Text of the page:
Wednesday, April 16, 2014

Japanese Drams of Yesteryear (1): Suntory Za 40% abv


Suntory released the blended whisky "Za" to the market on September 5th, 2000. The blend was the concoction of Suntory's now chief blender Seiichi Koshimizu, and was promoted as being a "whisky made to accompany Japanese-style meals". According to Suntory the blend however never really took off and was a slight check in progress for the now renowned chief blender. There is further insight into the naming and bottle design in the original Japanese press release here.

Nose: Odd and peculiar initially with overpowering aromas of baked white fish meat. In fact it carries an association of the sea in general in a moderate way: soft dried kelp and mellow hints of brine. This subdues after a handful of minutes (luckily, as I'm not keen on the fishy note). Things change direction ceremoniously with old tatami mats, pickled onions, celery, and peeled whole potatoes - guess you could say it is quite vegetal. Best left to sit for 10-15 minutes if you can be patient (I'm sure you can) as it will take the edge of things then, lovely cedar begins to break through - Japanese cedar bathtubs.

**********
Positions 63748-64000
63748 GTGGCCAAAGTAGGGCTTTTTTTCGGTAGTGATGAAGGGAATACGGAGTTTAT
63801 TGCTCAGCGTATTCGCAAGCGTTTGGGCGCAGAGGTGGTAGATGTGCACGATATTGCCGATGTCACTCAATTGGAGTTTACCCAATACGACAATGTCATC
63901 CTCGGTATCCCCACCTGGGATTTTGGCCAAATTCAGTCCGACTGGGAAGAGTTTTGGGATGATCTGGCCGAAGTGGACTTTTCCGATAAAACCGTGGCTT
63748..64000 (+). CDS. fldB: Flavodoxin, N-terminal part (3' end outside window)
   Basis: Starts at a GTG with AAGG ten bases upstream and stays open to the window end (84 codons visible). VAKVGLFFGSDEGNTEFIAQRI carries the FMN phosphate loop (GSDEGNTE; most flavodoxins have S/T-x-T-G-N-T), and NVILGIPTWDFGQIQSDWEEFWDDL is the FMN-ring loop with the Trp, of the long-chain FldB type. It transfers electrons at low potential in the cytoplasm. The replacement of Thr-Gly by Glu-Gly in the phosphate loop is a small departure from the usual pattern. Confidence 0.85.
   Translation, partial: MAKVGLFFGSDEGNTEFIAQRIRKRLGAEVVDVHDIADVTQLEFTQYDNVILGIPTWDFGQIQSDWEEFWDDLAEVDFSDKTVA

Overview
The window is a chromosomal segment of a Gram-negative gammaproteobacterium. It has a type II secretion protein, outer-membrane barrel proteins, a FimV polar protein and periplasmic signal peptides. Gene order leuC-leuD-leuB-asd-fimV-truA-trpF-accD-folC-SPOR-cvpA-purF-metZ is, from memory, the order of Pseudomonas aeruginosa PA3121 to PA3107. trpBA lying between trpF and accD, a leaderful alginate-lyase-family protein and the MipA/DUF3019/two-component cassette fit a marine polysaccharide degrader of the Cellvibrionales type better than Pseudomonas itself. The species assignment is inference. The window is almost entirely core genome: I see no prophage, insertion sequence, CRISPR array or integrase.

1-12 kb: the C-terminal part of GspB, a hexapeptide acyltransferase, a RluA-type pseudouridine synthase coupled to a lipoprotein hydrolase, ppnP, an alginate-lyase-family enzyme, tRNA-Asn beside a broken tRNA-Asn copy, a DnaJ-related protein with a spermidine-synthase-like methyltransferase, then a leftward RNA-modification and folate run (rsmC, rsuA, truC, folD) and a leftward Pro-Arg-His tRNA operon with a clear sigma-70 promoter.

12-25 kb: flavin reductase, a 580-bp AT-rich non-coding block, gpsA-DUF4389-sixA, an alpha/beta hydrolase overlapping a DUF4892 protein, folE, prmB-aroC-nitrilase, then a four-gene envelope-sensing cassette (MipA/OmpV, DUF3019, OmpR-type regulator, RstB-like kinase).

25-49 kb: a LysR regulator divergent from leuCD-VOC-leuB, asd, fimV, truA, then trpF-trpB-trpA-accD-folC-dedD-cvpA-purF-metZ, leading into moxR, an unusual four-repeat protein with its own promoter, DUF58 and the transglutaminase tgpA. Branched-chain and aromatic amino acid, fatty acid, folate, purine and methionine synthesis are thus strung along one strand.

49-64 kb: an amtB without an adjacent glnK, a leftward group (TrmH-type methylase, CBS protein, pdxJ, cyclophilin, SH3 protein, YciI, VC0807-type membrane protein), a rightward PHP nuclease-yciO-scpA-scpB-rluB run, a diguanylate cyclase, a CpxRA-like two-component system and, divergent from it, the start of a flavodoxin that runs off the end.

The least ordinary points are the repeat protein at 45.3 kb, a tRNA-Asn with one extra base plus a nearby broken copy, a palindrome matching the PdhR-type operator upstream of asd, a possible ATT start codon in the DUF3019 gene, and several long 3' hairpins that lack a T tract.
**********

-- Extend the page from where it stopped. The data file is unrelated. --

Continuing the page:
Taste: Cedar and lots of it (again, cedar enzyme bath). Much more appealing here then the nose, and without any of the baked fish elements. Aromatic mild peppercorns with mild culinary spice, mellow dried peel (orange/grapefruit), and lavender. Interestingly subtle suggestions of lightly salted licorice. Low key bitterness.

Finish: Mild pepper on celery with a slight bitter note of grapefruit.